IWSG: Returning to my Vomit

This is an entry for the Insecure Writers’ Support Group, a way for writers to discuss their writing anxieties. It cross-posts on each others’ blogs on the first Wednesday of each month.

A popular piece of writing advice is that ‘a writer should no more return to their writing than a dog should return to their vomit’.* While I agree with the intent behind this – that a writer should keep moving forward rather than correcting what they’ve already written – I think that it’s a simplistic philosophy.

Firstly, the bit I agree with. I’m an obsessive perfectionist when it comes to writing. I can get wrapped up in a single, relatively unimportant part of what I’ve written, wondering if I did enough to paint a picture of the scene; narrator’s ignorance is too subtle for a joke to work, and if it’d be believable if it were less subtle. I think that often it is better to leave this kind of uncertainty behind, carry on writing, and come back with fresh eyes.

Having definite, short-term deadlines can be good for a writer. That was why I first started up this blog, to give me short-term and medium-term motivation to write quickly and consistently. Especially when I write about topical things, either something gets published quickly or its no longer relevant. Over the past nine days I’ve written three separate blogposts about the new Star Trek series, totalling over six thousand words. I’ve got the bones of another blogpost ready to go up, which will probably total between one and two thousand words. To be able to write at that speed I find that I need to take an attitude of ‘this is imperfect, but just keep going’. It helps if a writer is really excited about what they’re writing, which has been the case with Star Trek: Discovery.

Correcting errors is important, of course. I can remember reading a novel where a key female character’s name changed from Gill to Jill, and it’s the kind of error that can pull a reader out of the story, make them wonder if the change is deliberate or an error, if they are two separate characters. Errors should be fixed before publishing, and the writer is the best-placed person to understand what they originally intended. The trick will be to find a balance, between keeping up forward momentum while having enough care to properly.craft the message.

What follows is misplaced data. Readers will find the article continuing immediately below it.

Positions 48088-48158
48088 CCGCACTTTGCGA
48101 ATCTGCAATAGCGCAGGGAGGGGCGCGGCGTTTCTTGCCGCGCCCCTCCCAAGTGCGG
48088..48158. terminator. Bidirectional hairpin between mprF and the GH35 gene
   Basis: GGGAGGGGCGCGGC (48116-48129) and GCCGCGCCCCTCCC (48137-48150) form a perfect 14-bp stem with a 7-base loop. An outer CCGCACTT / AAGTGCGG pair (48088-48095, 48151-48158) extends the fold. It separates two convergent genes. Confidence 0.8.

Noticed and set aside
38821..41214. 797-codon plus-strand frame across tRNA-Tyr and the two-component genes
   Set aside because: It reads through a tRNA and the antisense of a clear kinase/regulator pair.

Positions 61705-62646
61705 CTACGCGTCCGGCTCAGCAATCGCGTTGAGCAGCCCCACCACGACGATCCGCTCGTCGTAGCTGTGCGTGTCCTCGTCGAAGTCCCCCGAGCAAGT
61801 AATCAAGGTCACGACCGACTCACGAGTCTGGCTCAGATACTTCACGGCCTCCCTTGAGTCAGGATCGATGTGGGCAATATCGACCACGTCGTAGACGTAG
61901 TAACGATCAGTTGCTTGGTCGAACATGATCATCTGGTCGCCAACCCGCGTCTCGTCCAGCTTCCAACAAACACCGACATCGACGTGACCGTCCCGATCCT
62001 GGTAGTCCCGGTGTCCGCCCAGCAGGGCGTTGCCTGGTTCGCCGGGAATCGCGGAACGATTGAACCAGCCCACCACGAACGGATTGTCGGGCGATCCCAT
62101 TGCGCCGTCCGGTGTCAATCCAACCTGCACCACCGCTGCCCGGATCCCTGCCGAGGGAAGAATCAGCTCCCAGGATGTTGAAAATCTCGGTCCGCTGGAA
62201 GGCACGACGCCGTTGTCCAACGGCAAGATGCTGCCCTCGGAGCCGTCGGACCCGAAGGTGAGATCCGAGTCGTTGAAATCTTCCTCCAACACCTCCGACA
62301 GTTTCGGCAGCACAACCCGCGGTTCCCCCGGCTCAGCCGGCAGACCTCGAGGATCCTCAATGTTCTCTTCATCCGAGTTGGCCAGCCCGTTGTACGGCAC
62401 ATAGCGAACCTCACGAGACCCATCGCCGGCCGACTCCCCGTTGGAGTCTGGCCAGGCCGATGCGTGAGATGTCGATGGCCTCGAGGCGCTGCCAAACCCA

Like all things, it’s a matter of balance.


* When I checked for evidence of this saying, it seems that it’s not nearly as common as I thought it was. It seems to be a variant on the line “As a dog returns to his vomit, so a fool repeats his folly” is used in the Biblical Book of Proverbs and Rudyard Kipling’s God of the Copybook Heading. However, by the point I did the basic fact-checking I should have started with, the blogpost was more or less complete, so I’m just going to roll with it. I’m pretty confident that I first heard this variation used by Terry Deary, author of the Horrible Histories books, so maybe it should be considered an original Deary quote.

2017-10-04 Returning to my Vomit.png

20 thoughts on “IWSG: Returning to my Vomit”

  1. It’s very hard to let a piece of writing just rest, because there’s no such thing as ‘perfect’ and it seems like there’s always something that can be fixed. I struggle with it too.

    I need to check out the new Star Trek. I was a huge TNG and DS9 fan, and I love the new alternate universe movies with Chris Pine.


    1. I tend to obsess over the flaws in what I’ve written, sometimes spending half an hour changing a single word two or three times, rather than moving on and writing a few hundred more words!

      I think Discovery is most like DS9 in subject, most like the alternate universe in visual style. I’ve written a spoiler-free first reaction, if you’re interested!

      Liked by 1 person

    1. That’s another problem with perfectionism – if we obsess about getting things ‘right’ and following all the rules, then it’s possible to beat all the odds and idiosyncracies out of our writing.


  2. Sadly, I am NOT a perfectionist when I write. Of course, if I turned around and looked backwards on my journey to finish a draft, I might easily never take another step forward again. So, I try very hard to not worry about the clear imperfection of my first draft. First drafts are supposed to be riddled with problems. Once I’m done, though, I’m left with a giant pile of problems that need to be fixed, and that can be daunting to the point of triggering my tendency to procrastinate and then not actually ever look at the draft again. I do like the analogy of the dog returning to its vomit. Nice post. Thanks for sharing.

    Liked by 1 person

  3. I understand the temptation to return to your earlier writing all too well. Anyway, I don’t think it’s a hard rule not to do that. More of a general guideline, and it gets discarded more often than not by many writers.


  4. I struggle with perfectionism, which doesn’t always help when moving forward. I begin writing new stories, but one of my old ones keeps harping at me, mainly because it’s still not ‘right’ even after all these years. That’s what I like about NaNoWriMo. It forces you to get it written down rather than worry over ever word. The only problem I now have is the re-writes! 😉


  5. I love that picture! I think I return to my vomit all the time, but I’m an overwriter spewing words all over the place, so getting the word count down to an acceptable level takes a lot of visits to the vomit pile.


  6. It’s better not to tinker with a project to death, but I wouldn’t recommend not returning to it at all either. Each writer probably has to determine their happy medium, though it can take a lot of trial and error.


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